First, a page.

lexical-semantic understanding (i.e., if it follows rather than
contributes to lexical-semantic comprehension), then activa-
tion of the motor system preceding word presentation should
have no inﬂuence on lexical-semantic processing. There is
limited evidence available regarding selective motor effects
on lexical-semantic processing: Pulvermu¨ller, Hauk, Nikulin,
and Ilmoniemi (2005) demonstrated in a transcranial mag-
netic stimulation (TMS) study that giving a single excitatory
pulse over selective regions of the primary motor cortex
150 ms prior to presentation of an action-word leads to facil-
itated action-word recognition. The authors argue that resid-
ual neural motor activation resulting from the TMS pulse
facilitates access to a word with an overlapping motor corre-
late (i.e., motor activation primes word recognition). In a
similar vein, Helbig, Graf, and Kiefer (2006) demonstrated
that naming a picture of an object used in a speciﬁc way
(e.g., a nutcracker) primes subsequent naming of objects
used in a similar manner (e.g., pliers), even if these two
objects have no other obvious semantic relationship. The
authors argue that motor information activated by presenta-
tion of the ﬁrst item is also called upon in order to semanti-
cally process (i.e., name) the second item. Therefore, a direct
effect of motor modulation on naming is postulated. Myung,
Blumstein, and Sedivy (2006) report a similar priming effect
using words rather than pictures (but see also Helbig et al.
(2006), Experiment 2). All of these studies have in common
that activation of the neural motor system prior to word pre-
sentation is postulated. Activation of the motor system is
introduced by (1) TMS (Pulvermu¨ller, Hauk, et al., 2005)
or (2) a stimulus suspected to elicit motor activation (Helbig
et al., 2006; Myung et al., 2006).
While TMS undoubtedly activates a selective population
of neurons in the cerebral motor system, we wondered
whether more general actions might also interfere selectively
with processing language related to actions. Additionally, in
the studies by Helbig et al. (2006) and Myung et al. (2006),
it is difﬁcult to rule out the explanation that priming might
result from overlapping visual rather than motor features,
since objects used in a similar manner tend to have a similar
form. Therefore, we attempted to prime words with a motor
component using actual motor execution in the absence of
visual or language input. Speciﬁcally, we used an arbitrary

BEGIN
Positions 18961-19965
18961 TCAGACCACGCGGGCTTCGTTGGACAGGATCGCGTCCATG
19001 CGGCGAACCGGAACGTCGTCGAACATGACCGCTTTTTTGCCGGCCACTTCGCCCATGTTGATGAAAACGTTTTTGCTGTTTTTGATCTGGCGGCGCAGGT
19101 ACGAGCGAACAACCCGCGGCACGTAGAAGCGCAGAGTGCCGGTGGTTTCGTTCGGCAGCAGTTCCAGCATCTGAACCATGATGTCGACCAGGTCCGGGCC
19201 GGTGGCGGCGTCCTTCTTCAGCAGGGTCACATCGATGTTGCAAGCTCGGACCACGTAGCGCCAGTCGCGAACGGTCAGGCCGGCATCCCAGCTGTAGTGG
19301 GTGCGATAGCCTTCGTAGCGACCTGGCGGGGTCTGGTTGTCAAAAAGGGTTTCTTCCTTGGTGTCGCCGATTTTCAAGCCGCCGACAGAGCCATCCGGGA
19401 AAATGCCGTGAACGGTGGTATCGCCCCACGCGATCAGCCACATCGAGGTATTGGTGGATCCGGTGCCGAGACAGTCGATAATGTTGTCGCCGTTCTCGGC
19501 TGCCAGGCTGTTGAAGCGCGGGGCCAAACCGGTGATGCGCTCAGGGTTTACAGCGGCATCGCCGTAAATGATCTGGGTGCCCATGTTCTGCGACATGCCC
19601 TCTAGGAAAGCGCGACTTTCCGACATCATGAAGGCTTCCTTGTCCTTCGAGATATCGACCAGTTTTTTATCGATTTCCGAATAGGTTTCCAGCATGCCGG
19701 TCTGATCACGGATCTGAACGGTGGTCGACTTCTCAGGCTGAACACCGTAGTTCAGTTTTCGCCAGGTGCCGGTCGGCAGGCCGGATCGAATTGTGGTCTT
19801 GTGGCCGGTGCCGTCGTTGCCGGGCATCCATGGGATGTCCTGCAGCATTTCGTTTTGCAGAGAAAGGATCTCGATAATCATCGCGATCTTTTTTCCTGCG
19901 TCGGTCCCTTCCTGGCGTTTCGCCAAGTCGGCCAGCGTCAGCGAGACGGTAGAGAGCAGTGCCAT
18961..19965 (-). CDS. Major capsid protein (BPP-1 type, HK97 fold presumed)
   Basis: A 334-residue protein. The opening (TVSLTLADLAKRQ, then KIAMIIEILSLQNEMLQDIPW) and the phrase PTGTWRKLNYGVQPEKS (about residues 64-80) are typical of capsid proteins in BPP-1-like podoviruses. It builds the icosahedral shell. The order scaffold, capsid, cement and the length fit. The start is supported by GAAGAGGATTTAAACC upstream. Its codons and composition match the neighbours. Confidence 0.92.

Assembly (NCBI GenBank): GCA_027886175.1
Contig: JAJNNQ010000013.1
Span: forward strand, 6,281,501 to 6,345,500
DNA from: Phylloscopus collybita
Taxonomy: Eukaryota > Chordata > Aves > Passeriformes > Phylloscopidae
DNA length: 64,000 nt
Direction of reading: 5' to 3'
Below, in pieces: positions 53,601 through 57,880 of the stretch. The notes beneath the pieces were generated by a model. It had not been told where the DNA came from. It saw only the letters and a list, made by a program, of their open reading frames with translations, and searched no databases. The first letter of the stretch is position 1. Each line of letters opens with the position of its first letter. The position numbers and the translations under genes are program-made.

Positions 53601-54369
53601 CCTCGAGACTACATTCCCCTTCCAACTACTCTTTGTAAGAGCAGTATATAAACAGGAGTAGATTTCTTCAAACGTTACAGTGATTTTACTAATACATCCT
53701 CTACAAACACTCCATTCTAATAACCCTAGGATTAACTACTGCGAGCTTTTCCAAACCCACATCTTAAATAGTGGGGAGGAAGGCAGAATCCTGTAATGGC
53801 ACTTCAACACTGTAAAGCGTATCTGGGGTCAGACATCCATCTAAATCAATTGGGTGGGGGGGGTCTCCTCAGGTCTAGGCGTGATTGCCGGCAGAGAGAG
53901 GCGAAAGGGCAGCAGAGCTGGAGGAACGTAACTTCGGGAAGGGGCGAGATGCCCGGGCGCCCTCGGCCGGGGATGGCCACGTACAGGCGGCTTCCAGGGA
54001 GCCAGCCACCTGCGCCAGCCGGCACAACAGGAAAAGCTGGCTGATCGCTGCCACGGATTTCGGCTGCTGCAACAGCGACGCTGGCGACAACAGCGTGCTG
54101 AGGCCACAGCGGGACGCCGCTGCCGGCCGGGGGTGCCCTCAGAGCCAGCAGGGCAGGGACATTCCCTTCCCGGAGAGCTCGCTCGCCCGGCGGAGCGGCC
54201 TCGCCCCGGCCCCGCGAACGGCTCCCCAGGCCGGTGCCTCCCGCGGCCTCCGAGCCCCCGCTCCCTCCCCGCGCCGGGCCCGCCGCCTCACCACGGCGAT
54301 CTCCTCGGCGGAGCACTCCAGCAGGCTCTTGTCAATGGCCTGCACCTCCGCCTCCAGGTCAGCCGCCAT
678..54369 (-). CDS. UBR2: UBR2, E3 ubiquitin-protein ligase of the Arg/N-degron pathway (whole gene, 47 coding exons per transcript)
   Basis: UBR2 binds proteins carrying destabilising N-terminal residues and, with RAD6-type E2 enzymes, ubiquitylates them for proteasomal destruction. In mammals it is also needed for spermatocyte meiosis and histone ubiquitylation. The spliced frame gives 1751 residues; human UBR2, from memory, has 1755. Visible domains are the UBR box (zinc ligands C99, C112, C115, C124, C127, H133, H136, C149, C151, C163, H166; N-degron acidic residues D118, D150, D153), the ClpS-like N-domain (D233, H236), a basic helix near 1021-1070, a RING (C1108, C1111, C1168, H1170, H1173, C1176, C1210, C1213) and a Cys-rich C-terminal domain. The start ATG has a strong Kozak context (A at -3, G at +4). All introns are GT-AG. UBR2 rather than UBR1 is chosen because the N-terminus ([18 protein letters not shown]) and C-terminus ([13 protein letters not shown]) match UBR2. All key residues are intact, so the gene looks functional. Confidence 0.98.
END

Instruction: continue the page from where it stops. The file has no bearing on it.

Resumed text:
motor task (i.e., Experiment 1: tracing the outline of a circle
on the table; Experiment 2: depressing a button) to activate
the cerebral motor system. Simultaneously we had partici-
pants respond to words referring to functionally manipulable
(FM: e.g., cup) or nonfunctionally manipulable (NM, e.g.,
bookend) objects. It should be noted that while NM objects
in this study could be hand-held, they require no direct manip-
ulation for use (e.g., once the bookendhas been placed on the
shelf, it holds the books with no further manipulation
required). FM objects on the other hand must be interacted
upon continuously in order to fulﬁll their function (e.g., a
cup can only fulﬁll its function as a cup if brought to and from
the mouth). Both FM and NM items might therefore have
been included in a category of artifacts or manipulable items
in previous studies comparing manipulable to nonmanipula-
ble objects (Beauchamp & Martin, 2007; Chao & Martin,
2000; Saccuman et al., 2006). Several recent studies have
demonstrated, however, that not all types of object manipula-
bility are equivalent in determining neural representations of
objects and words. Speciﬁcally, Masson and colleagues have
shown that information about how an object is used (e.g., pok-
ing the keysof a calculator) is activated in a very fast and auto-
matic manner in response to manipulable object words (e.g.,
calculator), whereas information about how an object is dis-
placed (e.g., how the calculator is lifted from the desk) is acti-
vated in a much slower and less reliable manner (Bub,
Masson, & Cree, 2008; Buxbaum, Kyle, Tang, & Detre,
2006; Masson, Bub, & Newton-Taylor, 2008). In a similar
vein, several neuroimaging studies have shown different brain
activation patterns for participants making judgments about
how an object is usedversus how an object is moved (Boronat
et al., 2005; Canessa et al., 2008; Kellenbach, Brett, &
Patterson, 2003), as well as differences in brain activation
for objects which can be both manipulated and displaced ver-
sus objects which are usually only displaced (Rueschemeyer,
van Rooij, Lindemann, Willems, & Bekkering, in press).
Based on this existing literature, the semantic representation
of FM words in the current study is postulated to involve neu-
ral motor resources to a greater degree than that of NM words.
Therefore, we expect to see a modulating effect ofovert action
execution on FM words but not on NM words.
Action and language about action are thought to interact,
because the underlying neural circuitry supporting each
overlaps. However, experiencing an executed action clearly
has many neural consequences not directly involved in the
planning and execution of the action. In order to ensure that
any observed effect could not be related to these visual and
somatosensory components of action, we introduced a con-
trol condition in Experiment 1 in which participants were
engaged in an action, but not an intentional one. In other
words, participants were engaged in a passive action identi-
cal to the intentional action described above with respect to
visual and somatosensory processing, but the action was not
initiated or controlled by participants. The neural correlates
of actively (i.e., intentionally) and passively executed
actions differ with respect to engagement of premotor and
presupplementary motor areas (Kennerly, Sakai, &
Rushworth, 2004; Mima et al., 1999; Passingham,1993).